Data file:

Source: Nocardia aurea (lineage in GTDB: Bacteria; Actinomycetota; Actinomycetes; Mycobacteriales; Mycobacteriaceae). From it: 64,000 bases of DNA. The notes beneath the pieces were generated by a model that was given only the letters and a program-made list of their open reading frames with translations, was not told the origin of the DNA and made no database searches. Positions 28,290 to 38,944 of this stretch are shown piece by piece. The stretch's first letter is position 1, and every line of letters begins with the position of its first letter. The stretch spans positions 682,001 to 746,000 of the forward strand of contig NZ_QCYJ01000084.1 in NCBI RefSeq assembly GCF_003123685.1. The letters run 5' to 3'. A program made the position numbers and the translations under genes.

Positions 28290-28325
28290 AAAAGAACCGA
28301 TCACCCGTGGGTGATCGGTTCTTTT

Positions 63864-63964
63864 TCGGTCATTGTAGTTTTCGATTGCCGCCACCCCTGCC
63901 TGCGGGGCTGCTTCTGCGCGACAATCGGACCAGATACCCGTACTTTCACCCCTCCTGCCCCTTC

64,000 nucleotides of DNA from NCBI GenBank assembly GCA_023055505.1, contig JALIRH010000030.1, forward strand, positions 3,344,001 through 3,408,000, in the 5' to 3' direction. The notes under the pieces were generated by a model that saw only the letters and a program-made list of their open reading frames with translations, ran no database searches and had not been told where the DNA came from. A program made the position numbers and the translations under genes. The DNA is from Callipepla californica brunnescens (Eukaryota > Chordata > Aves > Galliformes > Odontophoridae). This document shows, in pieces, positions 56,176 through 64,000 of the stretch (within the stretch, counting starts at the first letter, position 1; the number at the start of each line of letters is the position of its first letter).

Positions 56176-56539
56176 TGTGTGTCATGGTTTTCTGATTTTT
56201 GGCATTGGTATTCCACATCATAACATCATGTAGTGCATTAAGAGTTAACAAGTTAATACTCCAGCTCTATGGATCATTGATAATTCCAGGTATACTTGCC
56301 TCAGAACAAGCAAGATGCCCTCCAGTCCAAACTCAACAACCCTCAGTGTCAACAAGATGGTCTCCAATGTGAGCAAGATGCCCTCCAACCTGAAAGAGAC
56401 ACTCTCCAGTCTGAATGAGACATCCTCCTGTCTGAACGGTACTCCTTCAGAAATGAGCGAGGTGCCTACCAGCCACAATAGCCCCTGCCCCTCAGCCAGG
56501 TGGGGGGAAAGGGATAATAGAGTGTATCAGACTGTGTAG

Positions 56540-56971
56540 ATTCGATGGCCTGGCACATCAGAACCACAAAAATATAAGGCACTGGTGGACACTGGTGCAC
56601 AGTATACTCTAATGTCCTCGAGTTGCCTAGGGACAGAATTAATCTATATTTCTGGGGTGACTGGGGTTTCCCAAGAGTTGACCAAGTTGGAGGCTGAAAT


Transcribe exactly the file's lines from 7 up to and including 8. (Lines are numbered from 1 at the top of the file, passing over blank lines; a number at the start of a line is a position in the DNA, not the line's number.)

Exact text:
63901 TGCGGGGCTGCTTCTGCGCGACAATCGGACCAGATACCCGTACTTTCACCCCTCCTGCCCCTTC

64,000 nucleotides of DNA from NCBI GenBank assembly GCA_023055505.1, contig JALIRH010000030.1, forward strand, positions 3,344,001 through 3,408,000, in the 5' to 3' direction. The notes under the pieces were generated by a model that saw only the letters and a program-made list of their open reading frames with translations, ran no database searches and had not been told where the DNA came from. A program made the position numbers and the translations under genes. The DNA is from Callipepla californica brunnescens (Eukaryota > Chordata > Aves > Galliformes > Odontophoridae). This document shows, in pieces, positions 56,176 through 64,000 of the stretch (within the stretch, counting starts at the first letter, position 1; the number at the start of each line of letters is the position of its first letter).